Business groups have called on the government to scrap its planned increase in visa fees for migrant workers, arguing the change will make it harder to deal with ongoing labour shortages.
In a letter to Prime Minister Rishi Sunak, John Dickie, chief executive of lobby group BusinessLDN, urged the government to rethink the move.
“At a time when businesses face a difficult economic outlook and are struggling with significant skills gaps, this measure undermines our competitiveness when it comes to attracting top talent compared to other countries,” Dickie wrote in the letter, according to a report by the Financial Times.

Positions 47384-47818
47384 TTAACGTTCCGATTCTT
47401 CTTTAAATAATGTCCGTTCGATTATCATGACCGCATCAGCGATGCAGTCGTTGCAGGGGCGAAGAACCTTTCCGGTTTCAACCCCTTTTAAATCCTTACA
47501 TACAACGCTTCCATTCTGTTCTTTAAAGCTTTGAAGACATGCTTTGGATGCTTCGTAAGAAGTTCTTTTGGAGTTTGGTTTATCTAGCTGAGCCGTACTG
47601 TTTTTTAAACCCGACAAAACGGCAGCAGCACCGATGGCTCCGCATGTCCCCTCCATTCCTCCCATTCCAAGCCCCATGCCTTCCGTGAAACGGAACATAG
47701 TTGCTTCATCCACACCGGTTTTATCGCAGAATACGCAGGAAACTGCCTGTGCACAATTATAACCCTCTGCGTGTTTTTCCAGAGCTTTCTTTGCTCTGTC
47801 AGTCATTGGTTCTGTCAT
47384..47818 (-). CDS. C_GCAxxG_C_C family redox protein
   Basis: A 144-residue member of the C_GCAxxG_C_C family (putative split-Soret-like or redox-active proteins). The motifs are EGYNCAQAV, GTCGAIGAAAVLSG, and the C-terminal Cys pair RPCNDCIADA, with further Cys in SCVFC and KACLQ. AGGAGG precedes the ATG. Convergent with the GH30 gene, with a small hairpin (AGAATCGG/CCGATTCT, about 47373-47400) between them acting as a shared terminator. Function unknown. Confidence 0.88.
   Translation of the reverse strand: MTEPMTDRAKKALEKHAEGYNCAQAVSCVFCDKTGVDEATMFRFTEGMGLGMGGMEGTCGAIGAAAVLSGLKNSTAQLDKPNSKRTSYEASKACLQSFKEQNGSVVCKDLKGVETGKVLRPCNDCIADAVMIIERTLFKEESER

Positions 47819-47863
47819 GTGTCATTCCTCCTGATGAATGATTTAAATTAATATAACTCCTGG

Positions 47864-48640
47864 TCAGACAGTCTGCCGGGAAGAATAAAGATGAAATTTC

Dickie added that the government should “reassess this measure and consider the impact of the proposed changes on [the] UK’s businesses and the economy”.
Under the government’s plan, the cost of a three-year skilled-worker visa would increase from £1,235 to £1,480. The annual immigration health surcharge is set to shoot up by 66 per cent to £1,035.
“It’s an uncalled for tax on small and medium sized businesses,” James Watkins, head of policy and public impact at London Chamber of Commerce and Industry, told City A.M.
“We need skilled workers to develop the capital’s economy going forward,” he said, adding that “the visa regime should fit the needs of the business community”.
Watkins said the move was also “counter intuitive” to the government’s ambition to build a ‘Global Britain’.
A Home Office spokesperson said: “It is right and fair to increase the Immigration Health Surcharge and visa application fees so we can fund vital public services and allow wider funding to contribute to public sector pay.”